Research Reveals Seafarers Bring Our Favourite Foods (But No One Knows It)

Survey reveals major misconceptions about the scale and importance of the UK maritime industry.

The vast majority of people in the UK don’t realise they rely on seafarers to bring them their favourite foods, new research has revealed.

A survey of one thousand people across the UK – commissioned by charity Seafarers UK as part of Seafarers Awareness Week (, 21-29 June 2014) – has revealed major misconceptions about the scale and importance of the UK maritime industry, with less than half of people (43 per cent) knowing that the vast majority of food we import comes to us by sea.

Half the food eaten in the UK is imported and, of this, a staggering 95 per cent comes by ship (a fact known by only two per cent of the public.) Yet despite this, a quarter of us (27 per cent) assume the bulk of our food comes by air and one in five of us (20 per cent) think it comes by road.

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The top item Brits can’t live without is the potato – with almost half of those surveyed (43 per cent) saying it’s their favourite food we import. A staggering 465,000 tonnes of spuds are imported every year to support our passion for the potato – the equivalent weight of 38,750 London buses.

Next on the maritime menu is cheese – with 40% of people saying they couldn’t live without it – closely followed by sugar and rice (both 39%), chocolate (37%) and the banana (35.5%).

As an island nation, the UK relies on merchant shipping for 95 per cent of its imports and 75 per cent of exports. The UK’s sea ports handle over half a billion tonnes of goods a year* with 1.5 million seafarers employed in the global shipping industry, of which 71,310** people are from the UK. Our most valuable food export is chocolate – with £571m exported every year by sea.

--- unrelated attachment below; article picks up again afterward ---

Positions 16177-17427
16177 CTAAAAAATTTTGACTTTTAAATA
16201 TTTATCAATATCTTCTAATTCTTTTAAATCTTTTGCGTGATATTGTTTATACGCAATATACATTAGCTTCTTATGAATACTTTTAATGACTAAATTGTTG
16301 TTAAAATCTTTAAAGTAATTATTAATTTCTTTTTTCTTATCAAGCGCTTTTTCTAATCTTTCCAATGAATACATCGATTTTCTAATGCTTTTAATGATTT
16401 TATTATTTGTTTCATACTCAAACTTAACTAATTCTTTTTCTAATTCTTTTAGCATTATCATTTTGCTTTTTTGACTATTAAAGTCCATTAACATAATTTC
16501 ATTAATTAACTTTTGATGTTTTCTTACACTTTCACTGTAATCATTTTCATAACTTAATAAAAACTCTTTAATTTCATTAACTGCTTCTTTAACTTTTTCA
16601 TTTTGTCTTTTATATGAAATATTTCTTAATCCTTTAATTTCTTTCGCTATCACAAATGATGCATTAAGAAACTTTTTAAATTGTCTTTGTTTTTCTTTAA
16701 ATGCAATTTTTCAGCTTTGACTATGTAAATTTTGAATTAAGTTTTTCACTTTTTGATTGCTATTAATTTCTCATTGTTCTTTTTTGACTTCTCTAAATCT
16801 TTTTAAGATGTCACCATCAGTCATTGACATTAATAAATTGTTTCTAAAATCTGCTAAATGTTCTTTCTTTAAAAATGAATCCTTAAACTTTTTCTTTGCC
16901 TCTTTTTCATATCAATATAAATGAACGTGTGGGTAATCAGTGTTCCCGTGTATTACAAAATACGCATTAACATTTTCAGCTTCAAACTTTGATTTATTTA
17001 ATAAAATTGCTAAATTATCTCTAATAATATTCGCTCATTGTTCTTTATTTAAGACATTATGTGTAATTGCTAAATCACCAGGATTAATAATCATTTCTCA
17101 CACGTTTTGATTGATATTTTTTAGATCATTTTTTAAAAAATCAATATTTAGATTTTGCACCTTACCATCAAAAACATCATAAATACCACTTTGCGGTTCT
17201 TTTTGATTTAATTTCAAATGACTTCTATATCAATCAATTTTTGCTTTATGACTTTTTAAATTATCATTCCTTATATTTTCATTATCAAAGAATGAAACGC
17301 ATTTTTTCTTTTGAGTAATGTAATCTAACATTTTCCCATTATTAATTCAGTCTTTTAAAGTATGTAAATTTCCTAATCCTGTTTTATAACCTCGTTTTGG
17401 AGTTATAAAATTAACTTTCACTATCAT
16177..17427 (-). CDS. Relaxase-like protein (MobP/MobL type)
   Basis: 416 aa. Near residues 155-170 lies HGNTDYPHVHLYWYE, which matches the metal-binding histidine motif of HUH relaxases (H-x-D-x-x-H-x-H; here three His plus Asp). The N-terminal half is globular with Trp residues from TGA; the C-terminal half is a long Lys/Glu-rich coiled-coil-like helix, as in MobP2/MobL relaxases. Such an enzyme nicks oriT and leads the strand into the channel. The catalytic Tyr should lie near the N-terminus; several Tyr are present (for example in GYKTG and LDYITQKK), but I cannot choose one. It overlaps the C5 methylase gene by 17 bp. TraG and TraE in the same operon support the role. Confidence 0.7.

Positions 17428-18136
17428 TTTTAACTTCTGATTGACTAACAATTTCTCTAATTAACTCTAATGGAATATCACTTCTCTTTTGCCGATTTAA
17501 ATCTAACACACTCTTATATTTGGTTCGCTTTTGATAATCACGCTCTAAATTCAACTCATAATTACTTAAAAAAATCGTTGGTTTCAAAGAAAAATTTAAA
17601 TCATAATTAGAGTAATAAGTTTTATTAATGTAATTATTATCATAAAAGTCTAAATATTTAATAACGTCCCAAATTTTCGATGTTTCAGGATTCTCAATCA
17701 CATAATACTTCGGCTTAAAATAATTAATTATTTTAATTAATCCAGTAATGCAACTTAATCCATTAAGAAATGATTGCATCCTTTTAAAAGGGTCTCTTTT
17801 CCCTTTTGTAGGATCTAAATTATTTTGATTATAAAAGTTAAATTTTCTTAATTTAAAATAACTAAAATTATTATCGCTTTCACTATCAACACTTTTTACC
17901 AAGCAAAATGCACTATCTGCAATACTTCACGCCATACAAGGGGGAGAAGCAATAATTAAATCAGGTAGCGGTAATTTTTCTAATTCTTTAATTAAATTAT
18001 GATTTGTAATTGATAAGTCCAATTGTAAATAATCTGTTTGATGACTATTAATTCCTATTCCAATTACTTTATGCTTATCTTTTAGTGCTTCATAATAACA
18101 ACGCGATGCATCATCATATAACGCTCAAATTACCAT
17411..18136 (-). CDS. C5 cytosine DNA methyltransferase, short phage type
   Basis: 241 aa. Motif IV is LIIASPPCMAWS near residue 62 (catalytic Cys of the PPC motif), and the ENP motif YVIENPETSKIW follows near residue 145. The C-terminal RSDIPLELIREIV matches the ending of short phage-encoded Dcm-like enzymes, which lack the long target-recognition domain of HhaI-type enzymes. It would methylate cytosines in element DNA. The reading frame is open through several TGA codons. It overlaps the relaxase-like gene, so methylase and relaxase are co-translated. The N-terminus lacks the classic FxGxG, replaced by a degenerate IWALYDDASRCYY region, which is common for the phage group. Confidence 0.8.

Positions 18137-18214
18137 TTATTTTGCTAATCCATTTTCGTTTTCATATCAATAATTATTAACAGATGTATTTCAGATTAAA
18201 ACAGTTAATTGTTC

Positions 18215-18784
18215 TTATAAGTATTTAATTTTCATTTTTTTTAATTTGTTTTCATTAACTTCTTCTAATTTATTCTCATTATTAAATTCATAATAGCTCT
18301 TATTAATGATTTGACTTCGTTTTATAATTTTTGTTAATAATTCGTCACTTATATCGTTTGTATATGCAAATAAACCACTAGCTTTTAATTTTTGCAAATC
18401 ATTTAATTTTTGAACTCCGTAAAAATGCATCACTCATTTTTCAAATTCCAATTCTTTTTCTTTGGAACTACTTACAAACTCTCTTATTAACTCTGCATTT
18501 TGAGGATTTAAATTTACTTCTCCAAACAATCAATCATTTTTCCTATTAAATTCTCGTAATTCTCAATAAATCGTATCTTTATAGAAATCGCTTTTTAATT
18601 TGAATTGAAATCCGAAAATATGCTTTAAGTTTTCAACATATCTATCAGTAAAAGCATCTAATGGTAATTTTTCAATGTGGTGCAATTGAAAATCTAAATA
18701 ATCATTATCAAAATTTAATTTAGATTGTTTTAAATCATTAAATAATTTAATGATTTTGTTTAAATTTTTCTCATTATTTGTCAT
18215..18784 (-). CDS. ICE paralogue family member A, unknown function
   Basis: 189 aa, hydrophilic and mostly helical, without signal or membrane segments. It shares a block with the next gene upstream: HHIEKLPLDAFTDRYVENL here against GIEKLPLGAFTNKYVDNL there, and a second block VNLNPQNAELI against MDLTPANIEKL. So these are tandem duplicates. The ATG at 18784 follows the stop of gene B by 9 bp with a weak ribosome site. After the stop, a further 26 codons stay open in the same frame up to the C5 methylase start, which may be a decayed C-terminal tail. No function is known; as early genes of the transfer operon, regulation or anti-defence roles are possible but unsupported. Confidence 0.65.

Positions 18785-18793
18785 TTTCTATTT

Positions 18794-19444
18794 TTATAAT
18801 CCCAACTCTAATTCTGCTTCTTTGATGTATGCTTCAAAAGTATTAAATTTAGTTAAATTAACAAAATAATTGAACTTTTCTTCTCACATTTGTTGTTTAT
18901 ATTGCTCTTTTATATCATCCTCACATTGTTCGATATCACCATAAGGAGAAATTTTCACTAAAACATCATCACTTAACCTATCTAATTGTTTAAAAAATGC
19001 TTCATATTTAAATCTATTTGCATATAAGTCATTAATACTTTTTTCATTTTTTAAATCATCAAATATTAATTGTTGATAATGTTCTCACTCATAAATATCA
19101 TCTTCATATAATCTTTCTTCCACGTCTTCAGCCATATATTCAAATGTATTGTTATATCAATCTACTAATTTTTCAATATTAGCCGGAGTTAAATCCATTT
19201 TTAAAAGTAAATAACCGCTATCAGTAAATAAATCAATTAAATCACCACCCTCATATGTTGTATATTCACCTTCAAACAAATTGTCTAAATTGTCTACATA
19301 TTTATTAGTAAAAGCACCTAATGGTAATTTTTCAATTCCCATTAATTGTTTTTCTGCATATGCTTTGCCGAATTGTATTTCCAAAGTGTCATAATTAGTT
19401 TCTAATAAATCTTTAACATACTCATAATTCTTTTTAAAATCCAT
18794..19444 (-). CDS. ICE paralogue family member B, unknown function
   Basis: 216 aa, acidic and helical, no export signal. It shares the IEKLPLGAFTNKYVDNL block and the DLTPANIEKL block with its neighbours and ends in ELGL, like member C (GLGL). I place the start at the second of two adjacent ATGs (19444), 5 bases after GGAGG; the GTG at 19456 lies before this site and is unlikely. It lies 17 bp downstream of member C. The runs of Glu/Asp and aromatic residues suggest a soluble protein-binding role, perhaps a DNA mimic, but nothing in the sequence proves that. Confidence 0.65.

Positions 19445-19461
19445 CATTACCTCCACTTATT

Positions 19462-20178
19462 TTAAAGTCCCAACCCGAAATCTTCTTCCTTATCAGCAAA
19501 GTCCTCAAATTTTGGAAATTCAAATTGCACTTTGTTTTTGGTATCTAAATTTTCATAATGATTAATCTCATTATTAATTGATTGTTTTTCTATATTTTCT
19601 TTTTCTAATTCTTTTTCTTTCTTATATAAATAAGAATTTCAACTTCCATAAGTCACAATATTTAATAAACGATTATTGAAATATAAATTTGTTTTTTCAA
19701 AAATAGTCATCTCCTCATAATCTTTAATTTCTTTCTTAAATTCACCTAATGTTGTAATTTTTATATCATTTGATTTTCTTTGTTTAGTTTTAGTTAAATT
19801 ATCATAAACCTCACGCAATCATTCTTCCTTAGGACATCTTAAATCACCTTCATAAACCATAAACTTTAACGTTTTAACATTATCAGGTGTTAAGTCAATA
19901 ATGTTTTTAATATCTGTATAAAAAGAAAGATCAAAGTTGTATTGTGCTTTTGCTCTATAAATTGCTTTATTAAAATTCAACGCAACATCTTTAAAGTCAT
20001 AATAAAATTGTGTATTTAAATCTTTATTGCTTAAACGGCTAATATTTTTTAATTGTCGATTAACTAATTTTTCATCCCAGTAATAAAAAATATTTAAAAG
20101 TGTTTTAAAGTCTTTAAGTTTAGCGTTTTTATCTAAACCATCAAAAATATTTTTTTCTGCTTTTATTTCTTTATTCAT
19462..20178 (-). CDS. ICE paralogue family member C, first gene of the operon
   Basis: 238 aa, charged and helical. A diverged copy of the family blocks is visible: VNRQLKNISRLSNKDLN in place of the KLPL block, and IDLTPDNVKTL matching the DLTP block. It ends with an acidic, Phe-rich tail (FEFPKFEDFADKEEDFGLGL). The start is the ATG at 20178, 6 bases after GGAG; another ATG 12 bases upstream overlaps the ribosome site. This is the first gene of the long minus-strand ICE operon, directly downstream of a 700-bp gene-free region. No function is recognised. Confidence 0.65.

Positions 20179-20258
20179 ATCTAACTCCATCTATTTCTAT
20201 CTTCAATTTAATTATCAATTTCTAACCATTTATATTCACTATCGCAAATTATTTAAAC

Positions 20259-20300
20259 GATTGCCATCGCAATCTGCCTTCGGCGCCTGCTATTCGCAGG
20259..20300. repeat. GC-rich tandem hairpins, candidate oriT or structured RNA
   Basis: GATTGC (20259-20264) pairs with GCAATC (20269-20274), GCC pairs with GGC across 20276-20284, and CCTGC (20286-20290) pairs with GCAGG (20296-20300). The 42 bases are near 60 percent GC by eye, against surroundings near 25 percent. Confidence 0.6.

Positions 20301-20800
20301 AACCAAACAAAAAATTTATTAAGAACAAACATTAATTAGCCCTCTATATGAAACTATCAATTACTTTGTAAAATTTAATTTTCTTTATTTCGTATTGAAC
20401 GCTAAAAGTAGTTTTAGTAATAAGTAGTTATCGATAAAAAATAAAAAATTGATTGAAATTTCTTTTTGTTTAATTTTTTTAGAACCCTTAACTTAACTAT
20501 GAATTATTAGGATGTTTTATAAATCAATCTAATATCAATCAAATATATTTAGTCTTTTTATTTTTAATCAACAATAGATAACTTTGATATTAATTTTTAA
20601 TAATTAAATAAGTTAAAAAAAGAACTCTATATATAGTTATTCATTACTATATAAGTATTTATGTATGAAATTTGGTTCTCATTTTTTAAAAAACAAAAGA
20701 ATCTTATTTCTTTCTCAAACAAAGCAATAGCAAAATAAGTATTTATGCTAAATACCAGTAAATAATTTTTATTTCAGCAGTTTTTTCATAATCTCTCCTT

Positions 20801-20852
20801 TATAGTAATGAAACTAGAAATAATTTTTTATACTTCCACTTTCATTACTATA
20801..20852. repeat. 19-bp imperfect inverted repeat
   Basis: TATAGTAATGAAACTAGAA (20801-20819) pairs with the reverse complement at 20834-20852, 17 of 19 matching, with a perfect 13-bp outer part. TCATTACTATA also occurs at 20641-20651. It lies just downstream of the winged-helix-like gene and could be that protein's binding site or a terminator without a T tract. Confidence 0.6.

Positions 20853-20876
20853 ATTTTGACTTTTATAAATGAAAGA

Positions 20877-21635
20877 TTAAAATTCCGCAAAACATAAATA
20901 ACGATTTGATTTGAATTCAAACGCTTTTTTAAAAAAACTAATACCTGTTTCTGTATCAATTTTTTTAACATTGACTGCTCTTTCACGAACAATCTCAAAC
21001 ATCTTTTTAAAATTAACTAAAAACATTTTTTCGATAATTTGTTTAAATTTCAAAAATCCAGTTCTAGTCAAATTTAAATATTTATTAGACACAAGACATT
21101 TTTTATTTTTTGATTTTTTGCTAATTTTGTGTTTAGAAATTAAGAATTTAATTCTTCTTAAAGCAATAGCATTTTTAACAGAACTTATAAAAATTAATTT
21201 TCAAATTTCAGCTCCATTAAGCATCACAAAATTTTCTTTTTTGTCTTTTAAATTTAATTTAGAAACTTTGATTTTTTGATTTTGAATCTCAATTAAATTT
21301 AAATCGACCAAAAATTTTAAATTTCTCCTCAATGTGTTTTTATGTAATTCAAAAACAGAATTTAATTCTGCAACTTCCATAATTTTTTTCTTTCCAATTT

Yet, according to Seafarers UK, the vital importance of this hidden industry often goes unrecognised due to what it calls ‘sea blindness’.

TV presenter and maritime expert Monty Halls is spearheading this year’s campaign. He said: ‘It’s ironic that in the month the world has paid fantastic homage to those who took part in the D-Day landings, that so few of us appreciate how much we continue to rely on the maritime industry today.

‘As an island nation we rely heavily on seafarers to bring vital food, fuel and other goods into the UK. Many seafarers work around the clock, sometimes in extremely dangerous and hazardous conditions, and campaigns such as Seafarers Awareness Week are incredibly valuable in highlighting how much we rely on an industry that is essential to our everyday lives, but that often operates over the horizon or hidden from view.’

Barry Bryant, Director General of Seafarers UK, said:  ‘The maritime industry is one of the oldest in the world and today remains the number one means of bringing vital food into the UK, as well as most other household items from phones to fridges, iPads to irons. Yet shockingly our research found that a third of us think seafarers are less important today than 100 years ago.

‘It’s a concern people don’t understand how much seafarers do for us. Not just importing food and other goods but also exporting UK-made produce, keeping shipping lanes open and protecting the UK’s interests at home and abroad. It’s therefore critical that when seafarers do fall on hard times, that we are ready to support them and their dependants. That’s what Seafarers Awareness Week is all about.’

An average container ship travels the equivalent of three quarters of the way to the moon and back in one year during its regular travel across the oceans. A single 20-foot container can hold approximately 48,000 bananas – so in theory the average container vessel can carry approximately 746 million bananas in a single voyage – enough to give everyone in Europe and North America a banana for breakfast.***

Seafarers Awareness Week ( is the biggest campaigning initiative in the maritime calendar and runs from 21-29 June. It is run by Seafarers UK – a grant-making charity which helps people in the maritime community by providing vital funding to support seafarers in need and their families.

It does this by giving money to organisations and projects which make a difference to people’s lives across the Merchant Navy, Fishing Fleets, Royal Navy and Royal Marines. In 2013, Seafarers UK gave grants totalling £2.5 million to 84 maritime welfare charities and other organisations.

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